‘Small Axe: Mangrove’: Compelling film spotlights a riot trial the whole world should have been watching
Steve McQueen directs a powerhouse cast in the flashback to Black activism in 1970 London.
Earlier this year Aaron Sorkin gave us “The Trial of the Chicago 7,” a brilliant fictionalization of the story of the anti-Vietnam War activists who were put on trial for inciting a riot at the 1968 Democratic Convention — a trial that often took on a circus atmosphere. It’s one of the very best movies of 2020.
Amazon presents a film directed by Steve McQueen and written by McQueen and Alastair Siddons. No MPAA rating. Running time: 124 minutes. Premieres Friday on Amazon Prime Video.
Now the gifted storyteller Steve McQueen (“12 Years a Slave,” “Widows”) delivers an equally compelling dramatization of an historic moment familiar to far fewer Americans: “Small Axe: Mangrove,” which dramatizes the tale of the Mangrove Nine, a group of Black activists in the Notting Hill neighborhood of West London who were put on trial in 1970 on charges of inciting a riot — a trial that often took on a circus atmosphere.
This, too, is one of the very best movies of 2020.
“Mangrove” is the first of five “Small Axe” films from McQueen set in London’s West Indian community from the late 1960s to the mid-1980s. (The title comes from the African proverb that says, “If you are the big tree, we are the small axe.”) With “Try Me” by Bob Marley & the Wailers setting the tone for this docudrama-style period piece, we’re introduced to Shaun Parkes’ Trinidad-born Frank Critchlow, who has recently opened a Caribbean restaurant called the Mangrove in Notting Hill — a place that becomes a focal point for West Indians to gather together to eat, drink, dance, listen to live music and share a sense of community.
The racist Police Constable Frank Pulley (Sam Spruell, suitably loathsome) is having none of this. Pulley calls law-abiding protesting Blacks “thugs” and says they “should be put down.” He conducts brutal raids on the Mangrove with no cause, and when a new officer joins Pulley’s squad, the rookie is pushed into an “initiation” in which a random Black individual is chased down, beaten and held in jail. (Pulley is as memorably despicable as corrupt movie cops such as James Cromwell’s Capt. Dudley Smith in “L.A. Confidential” and Ed Harris’ Detective Sgt. Remy Bressant in “Gone Baby Gone.”)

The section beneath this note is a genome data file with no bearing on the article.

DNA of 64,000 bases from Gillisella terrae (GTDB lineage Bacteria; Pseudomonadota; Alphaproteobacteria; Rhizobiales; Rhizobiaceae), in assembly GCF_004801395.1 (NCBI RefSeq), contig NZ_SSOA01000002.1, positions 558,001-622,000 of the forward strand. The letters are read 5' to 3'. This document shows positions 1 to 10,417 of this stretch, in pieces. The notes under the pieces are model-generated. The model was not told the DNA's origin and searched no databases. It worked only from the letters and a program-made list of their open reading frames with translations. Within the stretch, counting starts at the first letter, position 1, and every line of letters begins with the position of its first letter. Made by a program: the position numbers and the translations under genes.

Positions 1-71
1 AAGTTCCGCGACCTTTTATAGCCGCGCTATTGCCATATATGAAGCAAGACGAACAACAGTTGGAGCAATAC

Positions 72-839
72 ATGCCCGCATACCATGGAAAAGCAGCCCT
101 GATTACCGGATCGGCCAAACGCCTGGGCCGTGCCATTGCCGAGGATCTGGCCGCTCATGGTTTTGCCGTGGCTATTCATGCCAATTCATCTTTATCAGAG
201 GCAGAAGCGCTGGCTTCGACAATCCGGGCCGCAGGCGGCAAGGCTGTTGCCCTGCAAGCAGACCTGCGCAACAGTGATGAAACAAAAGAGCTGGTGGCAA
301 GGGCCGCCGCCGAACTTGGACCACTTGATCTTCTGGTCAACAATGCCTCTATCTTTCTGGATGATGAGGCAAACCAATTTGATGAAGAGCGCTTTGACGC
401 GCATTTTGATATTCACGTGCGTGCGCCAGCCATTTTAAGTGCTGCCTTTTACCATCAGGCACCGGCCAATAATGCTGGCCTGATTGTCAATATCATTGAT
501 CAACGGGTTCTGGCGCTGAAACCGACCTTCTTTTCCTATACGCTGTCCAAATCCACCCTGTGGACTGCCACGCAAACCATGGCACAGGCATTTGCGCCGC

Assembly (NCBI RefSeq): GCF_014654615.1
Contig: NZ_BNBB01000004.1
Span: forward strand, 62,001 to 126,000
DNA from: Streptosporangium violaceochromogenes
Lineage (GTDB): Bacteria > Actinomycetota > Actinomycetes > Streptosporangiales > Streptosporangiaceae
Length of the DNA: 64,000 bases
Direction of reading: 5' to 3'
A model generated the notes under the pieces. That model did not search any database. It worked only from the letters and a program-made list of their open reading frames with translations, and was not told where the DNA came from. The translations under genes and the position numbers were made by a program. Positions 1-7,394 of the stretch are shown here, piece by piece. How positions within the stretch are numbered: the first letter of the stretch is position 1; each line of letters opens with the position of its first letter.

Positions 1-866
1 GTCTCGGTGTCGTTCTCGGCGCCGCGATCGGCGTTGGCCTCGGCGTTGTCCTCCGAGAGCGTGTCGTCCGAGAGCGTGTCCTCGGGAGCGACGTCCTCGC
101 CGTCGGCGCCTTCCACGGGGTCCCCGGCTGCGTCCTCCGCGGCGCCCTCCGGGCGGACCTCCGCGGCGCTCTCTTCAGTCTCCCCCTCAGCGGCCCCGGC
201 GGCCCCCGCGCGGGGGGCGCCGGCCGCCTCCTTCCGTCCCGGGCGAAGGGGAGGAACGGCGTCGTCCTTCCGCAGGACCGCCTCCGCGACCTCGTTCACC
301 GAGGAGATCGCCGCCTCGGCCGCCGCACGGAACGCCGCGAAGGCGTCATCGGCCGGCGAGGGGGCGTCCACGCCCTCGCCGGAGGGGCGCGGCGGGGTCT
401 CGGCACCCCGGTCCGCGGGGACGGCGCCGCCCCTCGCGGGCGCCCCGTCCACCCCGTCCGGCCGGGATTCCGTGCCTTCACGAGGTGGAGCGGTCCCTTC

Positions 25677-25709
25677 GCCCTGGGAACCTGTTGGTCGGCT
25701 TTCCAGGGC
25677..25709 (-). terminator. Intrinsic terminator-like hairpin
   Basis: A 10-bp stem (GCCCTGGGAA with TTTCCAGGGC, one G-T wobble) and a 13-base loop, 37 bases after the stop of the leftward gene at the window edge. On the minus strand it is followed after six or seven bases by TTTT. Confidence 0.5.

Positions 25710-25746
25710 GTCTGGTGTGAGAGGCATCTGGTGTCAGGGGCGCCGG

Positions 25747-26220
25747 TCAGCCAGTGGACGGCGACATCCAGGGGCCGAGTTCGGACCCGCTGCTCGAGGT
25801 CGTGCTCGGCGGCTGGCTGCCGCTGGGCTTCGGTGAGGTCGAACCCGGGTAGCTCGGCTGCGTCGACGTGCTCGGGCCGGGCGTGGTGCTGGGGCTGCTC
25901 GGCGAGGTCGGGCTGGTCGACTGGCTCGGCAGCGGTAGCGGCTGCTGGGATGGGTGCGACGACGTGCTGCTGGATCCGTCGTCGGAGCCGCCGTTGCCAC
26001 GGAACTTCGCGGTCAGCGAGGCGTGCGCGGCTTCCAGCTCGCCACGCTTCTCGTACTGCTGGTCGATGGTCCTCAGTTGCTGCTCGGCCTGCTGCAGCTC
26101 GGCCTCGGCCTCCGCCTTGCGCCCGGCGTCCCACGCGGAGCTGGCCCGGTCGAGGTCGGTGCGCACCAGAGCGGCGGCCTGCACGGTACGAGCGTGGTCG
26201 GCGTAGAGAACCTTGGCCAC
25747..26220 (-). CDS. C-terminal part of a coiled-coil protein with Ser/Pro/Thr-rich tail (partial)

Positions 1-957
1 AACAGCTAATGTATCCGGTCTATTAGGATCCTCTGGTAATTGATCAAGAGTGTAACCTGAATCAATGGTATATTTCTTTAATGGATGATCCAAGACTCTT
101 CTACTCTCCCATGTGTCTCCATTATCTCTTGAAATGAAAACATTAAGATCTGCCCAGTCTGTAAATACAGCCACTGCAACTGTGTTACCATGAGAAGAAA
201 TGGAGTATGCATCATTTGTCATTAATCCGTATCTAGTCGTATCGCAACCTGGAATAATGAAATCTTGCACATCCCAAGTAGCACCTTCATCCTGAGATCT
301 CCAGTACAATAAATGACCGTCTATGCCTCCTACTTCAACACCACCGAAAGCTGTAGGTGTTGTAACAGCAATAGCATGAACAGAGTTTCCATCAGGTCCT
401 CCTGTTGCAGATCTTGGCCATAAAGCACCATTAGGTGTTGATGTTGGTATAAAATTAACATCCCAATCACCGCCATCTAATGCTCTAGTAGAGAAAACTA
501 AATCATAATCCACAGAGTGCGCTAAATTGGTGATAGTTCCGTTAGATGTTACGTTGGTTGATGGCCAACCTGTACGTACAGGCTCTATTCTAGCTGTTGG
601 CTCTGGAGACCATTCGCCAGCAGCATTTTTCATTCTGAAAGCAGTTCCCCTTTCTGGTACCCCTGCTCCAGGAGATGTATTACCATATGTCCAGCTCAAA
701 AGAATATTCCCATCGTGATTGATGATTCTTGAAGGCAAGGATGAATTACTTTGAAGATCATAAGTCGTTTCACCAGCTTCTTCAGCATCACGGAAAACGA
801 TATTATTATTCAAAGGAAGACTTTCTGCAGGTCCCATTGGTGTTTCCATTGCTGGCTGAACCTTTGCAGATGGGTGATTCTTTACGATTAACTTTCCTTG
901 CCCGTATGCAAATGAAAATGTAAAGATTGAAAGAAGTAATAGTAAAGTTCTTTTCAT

Malachi Kirby is a standout as the activist and writer Darcus Howe, who hosts meetings at the Mangrove, as is Letitia Wright (“Black Panther”) in a powerful and passionate performance as Altheia Jones-Lecointe, a real-life leader of the British Black Panther movement. After an anti-police discrimination rally goes sideways and clashes ensue, nine protesters are arrested and put on trial for crimes that could result in sentences of a decade or longer. McQueen stages the often intense and heated courtroom scenes with pitch-perfect camera angles and cuts that put us right there in the middle of the proceedings, as various defendants become not “victims, but protagonists of our own story,” as Altheia Jones-Lecointe puts it.
With infectious tunes such as “54-46” by Toots and the Maytals and “Skinhead Moonstomp” by Symarip powering the soundtrack, costumes and production design perfectly capturing the era and a bounty of powerhouse performances from the ensemble cast, “Mangrove” is an invaluable work enlightening us on an important chapter in Black history across the pond.
The “Small Axe” series will continue with “Lovers Rock” on Nov. 27, “Red, White and Blue” on Dec. 4, “Alex Wheatle” on Dec. 11 and “Education” on Dec. 18.